“A defendant, however, does not have an unfettered right to elicit evidence regarding the adequacy of the police investigation. The reference in Collins to relevant deficiencies or lapses in the police investigation suggests that the defendant must do more than simply seek to establish that the police could have done more. ․ Even when such evidence has some probative value, the court must consider whether the probative weight of the ․ evidence exceed[s] the risk of unfair prejudice to the [state] from diverting the jury's attention to collateral matters. ․
“All of these factors must be evaluated by the trial court in determining whether the particular inadequate investigation evidence should be admitted. That evalua-tion necessarily is framed by the theory of the proffering party. It is well settled that [t]he proffering party bears the burden of establishing the relevance of the offered testimony. Unless a proper foundation is established, the evidence is irrelevant. ․ Relevance may be established in one of three ways. First, the proffering party can make an offer of proof. ․ Second, the record can itself be adequate to establish the relevance of the proffered testimony. ․ Third, the proffering party can establish a proper foundation for the testimony by stating a good faith belief that there is an adequate factual basis for his or her inquiry.” (Citations omitted; emphasis in original; internal quotation marks omitted.) Id., 284–85; see also State v. Johnson, 171 Conn. App. 328, 349–50, 157 A.3d 120, cert. denied, 325 Conn. 911, 158 A.3d 322 (2017).
The defendant claims that he was precluded from presenting relevant evidence of an inadequate police investigation into the possible connection between the 222 Lenox Avenue burglary and the victim's death. According to him: “It is clear the investigating police officers were aware that [he] believed that the same two individuals who robbed him earlier [had] commit-ted the instant offense. This is not only a claim that the police could have done more, but rather ․ [he] was precluded from making the claim that the police had actionable, definable information of other individuals involved and simply did not bother to follow up on those leads or develop the information further.” (Emphasis added.)
We conclude that the trial court properly excluded the proffered testimony as irrelevant and, therefore, the defendant's constitutional claims fail.9 Under Wright, a defendant must demonstrate that further investigation reasonably may have led to additional evidence bearing on the defendant's guilt or innocence. See State v. Wright, supra, 322 Conn. 284 (citing cases); see also id., 287–88 (offer of proof deemed inadequate based on, inter alia, failure to elicit evidence demonstrating “the possibility that adherence to such practices or procedures could have led to material evidence of the defendant's guilt or innocence”); Commonwealth v. Alcantara, 471 Mass. 550, 562, 31 N.E.3d 561 (2015) (proposed inadequate police investigation into sperm and drug evidence lacked probative value because there was no indication that murder victim engaged in sexual intercourse around time of attack, “nor was there any evidence ․ suggesting that the killing arose from a sexual relationship,” and no evidence existed that “the drugs or supplier of the drugs played any role in causing [the victim's] death”).10 The defendant, here, therefore bore the burden of demonstrating how a further, specific investigation into the possible connection between the Lenox Avenue burglary and the victim's death reasonably may have led to additional evidence bearing on his guilt or innocence. He failed to meet his burden.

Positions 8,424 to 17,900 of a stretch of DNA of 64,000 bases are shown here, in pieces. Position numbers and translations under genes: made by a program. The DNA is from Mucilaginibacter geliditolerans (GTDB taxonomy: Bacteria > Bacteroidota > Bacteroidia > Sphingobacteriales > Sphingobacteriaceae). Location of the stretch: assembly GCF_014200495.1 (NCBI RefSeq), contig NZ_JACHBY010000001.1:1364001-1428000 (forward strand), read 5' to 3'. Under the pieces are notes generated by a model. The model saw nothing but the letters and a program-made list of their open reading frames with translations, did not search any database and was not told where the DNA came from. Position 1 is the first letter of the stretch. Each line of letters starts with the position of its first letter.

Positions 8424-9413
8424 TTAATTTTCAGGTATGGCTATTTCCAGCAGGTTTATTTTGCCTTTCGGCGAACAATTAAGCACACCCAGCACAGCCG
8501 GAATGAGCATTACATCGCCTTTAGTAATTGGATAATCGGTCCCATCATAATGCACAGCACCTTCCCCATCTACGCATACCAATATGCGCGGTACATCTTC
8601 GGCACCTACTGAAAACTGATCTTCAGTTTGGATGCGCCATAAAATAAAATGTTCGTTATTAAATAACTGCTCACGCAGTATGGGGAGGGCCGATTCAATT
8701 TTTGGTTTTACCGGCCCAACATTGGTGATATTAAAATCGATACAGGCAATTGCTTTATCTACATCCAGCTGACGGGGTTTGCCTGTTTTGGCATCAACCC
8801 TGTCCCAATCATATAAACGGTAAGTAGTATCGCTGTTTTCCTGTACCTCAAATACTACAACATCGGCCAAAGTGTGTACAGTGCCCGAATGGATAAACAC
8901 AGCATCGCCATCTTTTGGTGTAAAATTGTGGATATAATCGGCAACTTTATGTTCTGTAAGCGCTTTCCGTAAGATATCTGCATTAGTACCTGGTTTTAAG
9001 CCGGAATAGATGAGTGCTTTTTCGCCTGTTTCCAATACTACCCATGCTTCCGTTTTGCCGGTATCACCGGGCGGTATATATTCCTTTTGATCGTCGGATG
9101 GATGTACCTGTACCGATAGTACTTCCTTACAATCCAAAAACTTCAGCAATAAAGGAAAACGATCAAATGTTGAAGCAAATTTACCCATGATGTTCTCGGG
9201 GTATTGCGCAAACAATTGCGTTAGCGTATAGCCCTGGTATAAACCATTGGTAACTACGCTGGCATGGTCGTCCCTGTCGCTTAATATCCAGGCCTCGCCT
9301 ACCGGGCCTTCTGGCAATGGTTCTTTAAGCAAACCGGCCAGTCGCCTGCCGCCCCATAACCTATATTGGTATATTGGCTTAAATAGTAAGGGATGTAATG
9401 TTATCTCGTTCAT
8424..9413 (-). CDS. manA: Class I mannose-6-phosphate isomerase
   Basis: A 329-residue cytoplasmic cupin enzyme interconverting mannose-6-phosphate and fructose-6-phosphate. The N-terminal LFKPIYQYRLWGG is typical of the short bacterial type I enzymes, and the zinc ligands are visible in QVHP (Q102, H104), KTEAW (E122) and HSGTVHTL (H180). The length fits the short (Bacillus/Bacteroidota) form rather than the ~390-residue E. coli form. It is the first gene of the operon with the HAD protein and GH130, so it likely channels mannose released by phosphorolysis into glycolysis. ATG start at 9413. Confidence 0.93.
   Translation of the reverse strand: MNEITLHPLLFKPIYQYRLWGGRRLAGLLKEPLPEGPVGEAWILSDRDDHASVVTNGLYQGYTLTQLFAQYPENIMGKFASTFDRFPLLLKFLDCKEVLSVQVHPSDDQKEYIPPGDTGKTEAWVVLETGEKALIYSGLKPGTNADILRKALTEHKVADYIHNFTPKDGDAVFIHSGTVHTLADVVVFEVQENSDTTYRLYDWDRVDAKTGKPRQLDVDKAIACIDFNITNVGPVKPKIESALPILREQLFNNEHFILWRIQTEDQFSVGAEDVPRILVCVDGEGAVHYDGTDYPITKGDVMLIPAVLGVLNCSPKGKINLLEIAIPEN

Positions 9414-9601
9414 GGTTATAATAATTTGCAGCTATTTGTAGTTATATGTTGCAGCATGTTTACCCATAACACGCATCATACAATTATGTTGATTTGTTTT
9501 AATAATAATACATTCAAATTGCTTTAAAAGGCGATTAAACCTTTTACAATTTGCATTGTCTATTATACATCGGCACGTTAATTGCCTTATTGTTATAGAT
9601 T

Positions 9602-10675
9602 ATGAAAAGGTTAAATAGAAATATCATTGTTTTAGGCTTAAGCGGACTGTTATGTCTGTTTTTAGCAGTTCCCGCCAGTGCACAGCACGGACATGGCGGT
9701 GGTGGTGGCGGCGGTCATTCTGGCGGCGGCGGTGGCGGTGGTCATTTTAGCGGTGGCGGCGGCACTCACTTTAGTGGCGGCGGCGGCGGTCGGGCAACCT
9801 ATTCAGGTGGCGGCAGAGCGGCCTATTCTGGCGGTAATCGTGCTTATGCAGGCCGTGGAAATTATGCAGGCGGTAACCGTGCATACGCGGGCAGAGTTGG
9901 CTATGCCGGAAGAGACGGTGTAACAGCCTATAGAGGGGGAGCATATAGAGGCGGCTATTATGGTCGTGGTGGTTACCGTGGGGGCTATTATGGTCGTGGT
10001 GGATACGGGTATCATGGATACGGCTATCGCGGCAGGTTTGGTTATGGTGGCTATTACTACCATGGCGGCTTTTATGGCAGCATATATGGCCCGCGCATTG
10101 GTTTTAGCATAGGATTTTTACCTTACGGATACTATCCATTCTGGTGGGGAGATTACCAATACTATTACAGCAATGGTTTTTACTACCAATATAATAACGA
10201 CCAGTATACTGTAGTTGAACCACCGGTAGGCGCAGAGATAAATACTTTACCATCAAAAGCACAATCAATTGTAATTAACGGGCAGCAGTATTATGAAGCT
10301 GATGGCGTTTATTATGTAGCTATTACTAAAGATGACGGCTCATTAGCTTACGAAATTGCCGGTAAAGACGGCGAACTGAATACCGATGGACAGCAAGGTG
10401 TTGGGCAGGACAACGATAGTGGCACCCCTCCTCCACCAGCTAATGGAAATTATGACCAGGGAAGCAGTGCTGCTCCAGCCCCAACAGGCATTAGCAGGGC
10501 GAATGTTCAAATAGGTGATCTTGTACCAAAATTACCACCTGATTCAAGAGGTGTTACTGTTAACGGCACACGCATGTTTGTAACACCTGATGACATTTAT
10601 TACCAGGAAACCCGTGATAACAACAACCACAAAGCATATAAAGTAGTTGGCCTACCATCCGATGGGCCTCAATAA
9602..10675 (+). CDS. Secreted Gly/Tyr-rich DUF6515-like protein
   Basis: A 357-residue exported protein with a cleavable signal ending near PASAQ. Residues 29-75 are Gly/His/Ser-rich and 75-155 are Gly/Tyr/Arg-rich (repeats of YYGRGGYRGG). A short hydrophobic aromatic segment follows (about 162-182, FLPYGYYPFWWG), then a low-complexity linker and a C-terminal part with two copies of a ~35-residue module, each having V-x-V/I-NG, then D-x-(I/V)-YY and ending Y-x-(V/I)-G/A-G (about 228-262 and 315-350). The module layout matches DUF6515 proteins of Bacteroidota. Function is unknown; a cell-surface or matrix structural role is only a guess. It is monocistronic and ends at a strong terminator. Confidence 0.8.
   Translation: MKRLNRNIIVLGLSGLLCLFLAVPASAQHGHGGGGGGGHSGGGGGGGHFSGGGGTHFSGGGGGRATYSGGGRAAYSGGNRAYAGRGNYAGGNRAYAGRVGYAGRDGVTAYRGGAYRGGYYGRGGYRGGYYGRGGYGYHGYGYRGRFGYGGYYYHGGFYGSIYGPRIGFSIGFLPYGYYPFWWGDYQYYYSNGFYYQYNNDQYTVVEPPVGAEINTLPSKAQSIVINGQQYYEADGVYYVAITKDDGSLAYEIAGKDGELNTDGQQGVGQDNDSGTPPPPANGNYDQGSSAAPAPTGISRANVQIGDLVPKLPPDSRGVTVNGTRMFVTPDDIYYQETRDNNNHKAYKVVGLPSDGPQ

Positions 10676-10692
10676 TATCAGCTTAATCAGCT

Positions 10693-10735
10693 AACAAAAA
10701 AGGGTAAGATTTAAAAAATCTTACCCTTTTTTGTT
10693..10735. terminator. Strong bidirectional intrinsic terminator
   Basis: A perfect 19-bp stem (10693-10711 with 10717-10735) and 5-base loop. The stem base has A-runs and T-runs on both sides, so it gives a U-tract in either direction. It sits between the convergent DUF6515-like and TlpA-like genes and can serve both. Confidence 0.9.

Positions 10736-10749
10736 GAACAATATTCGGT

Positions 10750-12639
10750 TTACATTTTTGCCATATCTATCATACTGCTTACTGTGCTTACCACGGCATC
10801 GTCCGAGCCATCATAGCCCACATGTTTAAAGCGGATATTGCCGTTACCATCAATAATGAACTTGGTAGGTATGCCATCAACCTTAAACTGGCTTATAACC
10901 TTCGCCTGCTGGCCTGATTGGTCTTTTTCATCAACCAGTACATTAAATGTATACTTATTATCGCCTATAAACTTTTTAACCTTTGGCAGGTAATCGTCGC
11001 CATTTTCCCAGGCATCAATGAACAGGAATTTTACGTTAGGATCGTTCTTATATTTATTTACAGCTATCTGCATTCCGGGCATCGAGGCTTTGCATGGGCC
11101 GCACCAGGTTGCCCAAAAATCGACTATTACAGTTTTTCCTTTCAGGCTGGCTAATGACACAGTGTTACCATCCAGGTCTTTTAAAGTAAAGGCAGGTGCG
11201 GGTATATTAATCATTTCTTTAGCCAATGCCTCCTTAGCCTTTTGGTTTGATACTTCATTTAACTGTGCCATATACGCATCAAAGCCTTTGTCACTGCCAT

Toth testified during the defendant's offer of proof that, beyond speaking with the defendant, he did not attempt to establish a connection between the victim's death and the Lenox Avenue burglary. Toth also testified, however, that the defendant told him the people involved in the Lenox Avenue burglary were not the same individuals allegedly involved in the Wood Avenue home invasion.11 See footnote 6 of this opinion. Additionally, although the court precluded the defendant, during cross-examination, from asking Toth whether he asked Rivera-Torres if the Lenox Avenue burglars had Caribbean accents, Pattis represented that he was uncertain what Toth's answer would be. The defendant did not revisit this question during his subsequent offer of proof.
Cotto similarly testified that the defendant informed him that he did not believe the Lenox Avenue burglars were involved with the victim's death. In fact, defense counsel conceded that he could not connect the two incidents. And the only eyewitness to the September 9, 2010 Lenox Avenue burglary, Rivera-Torres, testified during the offer of proof that she noticed a single, familiar looking ”[six]-foot-[two], 220, 240 pound African-American male coming out of [the Lenox Avenue] apartment.” The defendant, on the other hand, claimed that two unidentified Jamaican or Haitian males, standing at either five feet, eight inches or five feet, seven inches in height, shot the victim on May 23, 2011.
We realize that courts have noted that evidence of an inadequate police investigation need not meet the strict standard of establishing a direct connection to potential third-party culprits. See, e.g., Commonwealth v. Silva-Santiago, 453 Mass. 782, 800–803, 906 N.E.2d 299 (2009). A defendant who attempts to elicit evidence regarding the adequacy of a police investigation, however, “must do more than simply seek to establish that the police could have done more.” State v. Wright, supra, 322 Conn. 284.